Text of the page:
The West was the home of the most aggressive roster overhauls of the year. The Mariners added a new franchise cornerstone in the five-time All-Star Cano, and brought in Hart and Logan Morrison to add some protection as well. The A’s made pitching their priority, while the Rangers went the other route, adding offensive punch. The Angels made perhaps the most intriguing moves, adding high potential young arms in Tyler Skaggs and Hector Santiago, as well as picking up a cast-off David Freese to add depth to their top heavy offense.

Leap Forward

1. Sonny Gray—Athletics

2. Jarred Cosart—Astros

3. Tyler Skaggs—Angels

4. Robby Grossman—Astros

5. Mike Zunino—Mariners

Gray did not make his first start until August, but was impressive enough to get the nod for two matchups against Justin Verlander in the ALDS games where he surrendered only three runs in two starts. He’ll be asked to once again carry a heavy load for the suddenly uncertain Oakland rotation. Jarred Cosart was one of the best pitchers in baseball for Houston once he was promoted late last year, with a 1.95 ERA in 10 starts, and stands to continue to affirm his spot atop their rotation.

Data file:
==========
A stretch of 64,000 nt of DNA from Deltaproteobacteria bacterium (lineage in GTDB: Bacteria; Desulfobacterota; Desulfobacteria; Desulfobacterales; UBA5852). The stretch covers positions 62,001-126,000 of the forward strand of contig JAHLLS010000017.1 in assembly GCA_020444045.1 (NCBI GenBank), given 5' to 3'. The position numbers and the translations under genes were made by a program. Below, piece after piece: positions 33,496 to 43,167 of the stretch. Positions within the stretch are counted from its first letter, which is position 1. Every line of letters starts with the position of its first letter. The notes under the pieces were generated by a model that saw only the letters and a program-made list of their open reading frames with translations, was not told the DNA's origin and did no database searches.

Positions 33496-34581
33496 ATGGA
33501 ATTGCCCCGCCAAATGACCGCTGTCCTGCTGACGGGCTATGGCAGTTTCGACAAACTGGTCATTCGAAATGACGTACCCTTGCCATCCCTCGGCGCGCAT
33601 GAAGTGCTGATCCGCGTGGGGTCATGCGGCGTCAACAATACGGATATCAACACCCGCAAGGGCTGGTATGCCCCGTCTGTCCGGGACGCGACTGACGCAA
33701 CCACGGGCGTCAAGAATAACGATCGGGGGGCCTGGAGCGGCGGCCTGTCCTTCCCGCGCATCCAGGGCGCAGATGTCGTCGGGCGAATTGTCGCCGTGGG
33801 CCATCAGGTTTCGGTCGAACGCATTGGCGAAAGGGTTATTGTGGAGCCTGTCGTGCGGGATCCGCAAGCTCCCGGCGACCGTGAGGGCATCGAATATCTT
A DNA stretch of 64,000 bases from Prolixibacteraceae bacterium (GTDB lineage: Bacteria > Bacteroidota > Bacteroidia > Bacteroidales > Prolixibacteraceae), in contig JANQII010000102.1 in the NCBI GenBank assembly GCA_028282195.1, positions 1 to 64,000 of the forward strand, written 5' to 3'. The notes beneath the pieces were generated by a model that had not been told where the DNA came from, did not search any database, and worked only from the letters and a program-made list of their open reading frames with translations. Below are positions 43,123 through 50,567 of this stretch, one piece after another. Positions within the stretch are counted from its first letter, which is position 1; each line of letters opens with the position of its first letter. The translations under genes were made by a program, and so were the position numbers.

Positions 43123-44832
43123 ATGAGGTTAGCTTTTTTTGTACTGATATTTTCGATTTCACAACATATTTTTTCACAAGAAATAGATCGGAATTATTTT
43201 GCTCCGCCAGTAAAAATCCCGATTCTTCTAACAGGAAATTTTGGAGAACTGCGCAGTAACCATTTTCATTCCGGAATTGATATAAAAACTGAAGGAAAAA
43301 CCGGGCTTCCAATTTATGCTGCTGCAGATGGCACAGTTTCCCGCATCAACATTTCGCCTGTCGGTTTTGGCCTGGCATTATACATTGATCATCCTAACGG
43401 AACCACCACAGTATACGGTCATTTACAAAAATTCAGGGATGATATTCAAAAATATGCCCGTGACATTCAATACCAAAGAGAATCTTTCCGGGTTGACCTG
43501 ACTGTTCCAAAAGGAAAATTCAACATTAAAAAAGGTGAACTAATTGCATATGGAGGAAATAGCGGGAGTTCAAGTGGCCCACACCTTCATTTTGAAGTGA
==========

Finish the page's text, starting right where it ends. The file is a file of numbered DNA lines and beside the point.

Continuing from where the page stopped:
Rookies/Propects To Watch

1. Taijuan Walker—Mariners

2. George Springer—Astros

3. Johnathan Singleton—Astros

4. James Paxton—Mariners

5. Addison Russell—Athletics

The Astros have a bundle of ready to peak talent in their system, and more to come behind this first wave. Springer and Singleton should both be not just everyday contributors, but have established their foothold as the cornerstones of the future of the Houston franchise (until Carlos Correa shows up). Walker has the best arm of any rookie in the AL, and stands to be a major part of the immediate Seattle push for relevancy this year.

PREDICTIONS

1. Oakland Athletics

2. Los Angeles Angels

3. Texas Rangers

4. Seattle Mariners

5. Houston Astros